There are now approaching 7,000 B Corporations worldwide, including over 1,800 in the UK.
Although the certification – which marks out companies which can prove they are balancing profits with purpose – is best associated with consumer goods outfits such as Patagonia and Ben & Jerrys, a growing number of IT solutions providers are joining the B Corp ranks.
So is the notoriously exacting accreditation worth pursuing, how hard is it to achieve, and what are the most common misconceptions about the movement?
We put these questions to five newly minted B Corps in the UK channel (three of which have certified in 2023).
Focus: Gloucester-based IT managed services provider with 30 staff
Date certified as B Corp: February 2023
Representative: Todd Gifford, Managing Director
Hi Todd. Why did Optimising IT want to become a B Corp?
It was initially a request from a new customer that we evaluated the requirements for becoming a B Corp as part of a tender process. We reviewed the requirements and quickly realised that we already met them, and that becoming a B Corp would be a great way of demonstrating who we are as people and we conduct business. We also won the tender process.
What’s your advice for other IT providers weighing up whether to follow your lead?
My best advice here is to make sure being a B Corp fits with your organisational approach, or it could lead to a lot of change which will require time, effort and investment. We all need to do better for the planet, and we can all do that without the overhead of B Corp assessment.
That being said, if you are committed to the B Corp journey and putting people and planet first, it’s a great way to demonstrate that commitment, and we certainly would encourage anyone who is serious about making lasting change to go for it. We are very happy to talk to anyone about what it takes to get there, and how it’s an ongoing journey over time.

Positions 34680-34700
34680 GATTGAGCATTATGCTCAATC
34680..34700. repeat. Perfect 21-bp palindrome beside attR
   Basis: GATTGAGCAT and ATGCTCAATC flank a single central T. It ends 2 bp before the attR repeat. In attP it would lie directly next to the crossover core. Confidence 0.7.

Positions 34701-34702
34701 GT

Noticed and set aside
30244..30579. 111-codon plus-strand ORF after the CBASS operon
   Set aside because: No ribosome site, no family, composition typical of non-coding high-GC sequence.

What was the most challenging aspect of the certification process?
The most challenging part for us was the waiting. B Lab initially quoted us fourteen months from point of submission to a likely certification outcome. That reduced in the end to nine months – but it was hard work waiting!
Is it worth it?
For us, yes. We have been quite vocal about certifying and sharing the B Corp ideology and are out there getting involve with other B Corps and collaborating for good on events, sharing best practice and meeting similar-minded business leaders across the southwest of the UK.
How long did the process take?
Just under a year start to finish for us. We were already very well aligned and had to do minimal work which probably did reduce our timescale. We keep lots of records as part of our ISO certifications which helped with the audit process.
Did you make any missteps or mistakes during the process?
We would have ideally submitted our application sooner given the wait times for assessment.
What’s the biggest business benefit of becoming a B Corp (or what do you expect it to be)?
It’s been huge for staff engagement and recruitment so far. Over time, we think it may become a mandatory requirement in some tenders and opportunities.
What’s the biggest misconception around B Corps?
That it’s only for non-profits or CICs [community interest companies]. It isn’t – B Corp is pro-business, just business for good.
Were there any other comparable certifications you considered pursuing, and if so what made you plump for B Corp?
Not for us, although there are other schemes which are similar.
How much did certifying cost you, either in money or management time?
The certification fee is based on turnover, so is highly variable between organisations. In terms of management time, we spend around two days per month reviewing where we are and making improvements, and spent around six weeks on the initial assessment and certification process.